Last year, former TARP Inspector General Neil Barofsky hammered Washington for not doing enough to prosecute executives at the banks that brought down America’s financial system and received hundreds of billions of dollars in taxpayer dollars in exchange. He called it “Too Big To Jail.”

Since that time, other people have tried to prevent Too Big To Jail from expanding. Thus far, they have been unsuccessful – for example, HSBC Global famously received a relatively small fine for massive illegal actions.

To be fair, some have tried to hold the banks accountable in other ways. Notably Senator Elizabeth Warren (D-MA) has stepped up to make sure the public is aware of what the banks have done, and the punishments they are avoiding.

More recently, Senator Warren has made news by asking the Securities & Exchange Commission (SEC), the Department of Justice (DOJ), and the Federal Reserve if they have done cost-benefit analyses of the impact of prosecutions vs. settlements with regards to economic impact. And according to Rep. Patrich McHenry (R-NC) – via The Daily Show – the DOJ has gotten no opinions from outside analysts “when making prosecutorial cases involving large financial institutions.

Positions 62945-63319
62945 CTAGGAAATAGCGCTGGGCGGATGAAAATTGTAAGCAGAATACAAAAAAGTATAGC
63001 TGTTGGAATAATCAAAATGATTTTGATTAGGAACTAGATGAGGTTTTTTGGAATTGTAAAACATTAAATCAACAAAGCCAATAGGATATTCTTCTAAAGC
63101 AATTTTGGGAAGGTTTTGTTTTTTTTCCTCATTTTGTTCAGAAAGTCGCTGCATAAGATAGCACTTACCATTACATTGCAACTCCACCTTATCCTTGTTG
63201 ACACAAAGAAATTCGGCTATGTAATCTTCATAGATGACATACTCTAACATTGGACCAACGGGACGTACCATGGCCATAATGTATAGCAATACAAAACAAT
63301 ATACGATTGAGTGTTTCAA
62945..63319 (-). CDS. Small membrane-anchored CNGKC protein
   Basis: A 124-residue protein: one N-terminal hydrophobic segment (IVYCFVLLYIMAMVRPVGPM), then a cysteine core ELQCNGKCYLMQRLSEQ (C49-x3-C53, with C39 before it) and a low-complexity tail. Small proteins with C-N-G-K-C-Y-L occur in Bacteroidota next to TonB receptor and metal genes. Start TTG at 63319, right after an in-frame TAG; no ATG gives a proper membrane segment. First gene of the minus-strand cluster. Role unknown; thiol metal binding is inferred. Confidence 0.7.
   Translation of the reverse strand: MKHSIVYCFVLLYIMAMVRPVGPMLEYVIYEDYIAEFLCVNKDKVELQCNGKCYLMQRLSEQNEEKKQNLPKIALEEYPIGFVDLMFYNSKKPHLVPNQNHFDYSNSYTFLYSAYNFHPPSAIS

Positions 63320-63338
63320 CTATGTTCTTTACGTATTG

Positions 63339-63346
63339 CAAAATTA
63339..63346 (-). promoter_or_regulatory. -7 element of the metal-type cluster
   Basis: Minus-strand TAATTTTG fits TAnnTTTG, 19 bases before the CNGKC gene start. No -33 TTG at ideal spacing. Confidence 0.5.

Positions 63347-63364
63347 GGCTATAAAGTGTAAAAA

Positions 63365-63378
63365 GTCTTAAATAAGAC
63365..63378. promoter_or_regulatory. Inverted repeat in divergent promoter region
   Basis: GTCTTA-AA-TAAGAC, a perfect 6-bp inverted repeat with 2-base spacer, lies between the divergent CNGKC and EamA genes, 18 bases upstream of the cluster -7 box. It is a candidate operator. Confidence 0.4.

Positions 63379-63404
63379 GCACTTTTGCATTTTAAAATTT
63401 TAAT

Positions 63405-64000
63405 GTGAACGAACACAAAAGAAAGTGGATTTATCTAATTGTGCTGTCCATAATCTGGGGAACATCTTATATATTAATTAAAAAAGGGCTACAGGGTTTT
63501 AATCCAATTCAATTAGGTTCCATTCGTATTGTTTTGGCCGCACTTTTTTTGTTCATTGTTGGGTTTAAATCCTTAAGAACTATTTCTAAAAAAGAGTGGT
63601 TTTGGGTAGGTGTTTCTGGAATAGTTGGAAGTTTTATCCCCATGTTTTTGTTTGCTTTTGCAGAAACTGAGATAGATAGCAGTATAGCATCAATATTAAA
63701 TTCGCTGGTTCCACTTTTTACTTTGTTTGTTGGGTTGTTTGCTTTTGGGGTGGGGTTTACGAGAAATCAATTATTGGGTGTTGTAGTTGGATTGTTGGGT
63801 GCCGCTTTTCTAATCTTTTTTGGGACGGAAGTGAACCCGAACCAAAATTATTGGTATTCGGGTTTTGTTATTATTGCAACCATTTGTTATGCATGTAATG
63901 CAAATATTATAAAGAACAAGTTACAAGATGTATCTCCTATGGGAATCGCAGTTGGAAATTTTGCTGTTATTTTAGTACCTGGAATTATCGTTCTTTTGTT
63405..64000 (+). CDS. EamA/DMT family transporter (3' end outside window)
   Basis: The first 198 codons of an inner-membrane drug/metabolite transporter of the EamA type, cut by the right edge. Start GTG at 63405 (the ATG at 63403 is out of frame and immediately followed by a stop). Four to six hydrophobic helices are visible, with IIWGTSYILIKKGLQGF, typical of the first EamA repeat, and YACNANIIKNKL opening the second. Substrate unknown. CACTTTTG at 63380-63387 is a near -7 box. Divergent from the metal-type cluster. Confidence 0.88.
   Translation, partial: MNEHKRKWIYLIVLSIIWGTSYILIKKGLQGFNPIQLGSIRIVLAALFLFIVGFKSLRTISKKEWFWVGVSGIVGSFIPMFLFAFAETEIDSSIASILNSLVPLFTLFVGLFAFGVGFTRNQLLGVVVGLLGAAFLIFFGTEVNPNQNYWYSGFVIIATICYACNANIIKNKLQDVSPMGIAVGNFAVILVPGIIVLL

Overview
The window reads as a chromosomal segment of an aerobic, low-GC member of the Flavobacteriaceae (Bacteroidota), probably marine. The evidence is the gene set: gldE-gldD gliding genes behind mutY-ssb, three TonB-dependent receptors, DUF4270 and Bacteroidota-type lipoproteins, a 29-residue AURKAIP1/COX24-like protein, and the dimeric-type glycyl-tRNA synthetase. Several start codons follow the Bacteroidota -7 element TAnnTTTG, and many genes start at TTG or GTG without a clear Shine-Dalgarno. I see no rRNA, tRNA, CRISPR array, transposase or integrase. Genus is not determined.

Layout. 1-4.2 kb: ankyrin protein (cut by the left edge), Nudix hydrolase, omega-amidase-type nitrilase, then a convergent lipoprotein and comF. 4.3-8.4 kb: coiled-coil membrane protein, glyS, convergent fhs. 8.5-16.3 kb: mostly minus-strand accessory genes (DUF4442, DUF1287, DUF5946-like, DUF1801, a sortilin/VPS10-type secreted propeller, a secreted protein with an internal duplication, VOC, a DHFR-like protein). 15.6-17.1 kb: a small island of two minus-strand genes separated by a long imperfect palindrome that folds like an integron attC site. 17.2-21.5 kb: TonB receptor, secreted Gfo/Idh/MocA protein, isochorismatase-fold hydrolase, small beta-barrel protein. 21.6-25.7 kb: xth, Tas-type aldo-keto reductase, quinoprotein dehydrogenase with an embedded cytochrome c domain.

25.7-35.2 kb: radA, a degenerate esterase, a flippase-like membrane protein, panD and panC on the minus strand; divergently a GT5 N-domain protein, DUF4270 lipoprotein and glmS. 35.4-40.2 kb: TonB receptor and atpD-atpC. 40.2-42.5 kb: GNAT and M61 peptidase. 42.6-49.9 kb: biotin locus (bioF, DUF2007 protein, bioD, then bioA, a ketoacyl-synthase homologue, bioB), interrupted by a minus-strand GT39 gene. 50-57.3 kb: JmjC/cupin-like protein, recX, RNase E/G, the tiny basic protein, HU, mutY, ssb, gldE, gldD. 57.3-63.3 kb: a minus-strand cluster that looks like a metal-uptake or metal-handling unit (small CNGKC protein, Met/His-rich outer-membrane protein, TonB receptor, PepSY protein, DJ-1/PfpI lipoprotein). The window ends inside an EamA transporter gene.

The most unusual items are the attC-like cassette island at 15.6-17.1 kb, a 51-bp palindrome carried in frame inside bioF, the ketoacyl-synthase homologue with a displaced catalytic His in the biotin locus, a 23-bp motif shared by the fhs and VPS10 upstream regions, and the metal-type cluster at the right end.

DOJ has long argued that jailing executives would be more harmful to the economy than fines/settlements. Given the great work the DOJ has done in other areas recently, I’m sure we the people can trust them to make the right choice here.

Over in the SEC, the structure for going after “large financial institutions” is just as bad. According to a Capitol Hill aide, “The SEC currently employs 59 economists (as classified) compared to 1,750 attorneys.” The aide pointed out this means lawyers, not economists, are making many of the decisions regarding prosecutions of bank executives and the like.

It’s been nearly five years since the Beltway and the banks colluded to rip apart America’s financial system, then adding insult to injury by bailing out the same institutions that took down the American economy with Main Street’s tax dollars. Yet no major executives have gone to jail, and no politicians or bureaucrats have been brought to task.

Too Big To Fail became official policy of Washington after TARP. It now appears Too Big To Jail is official policy as well.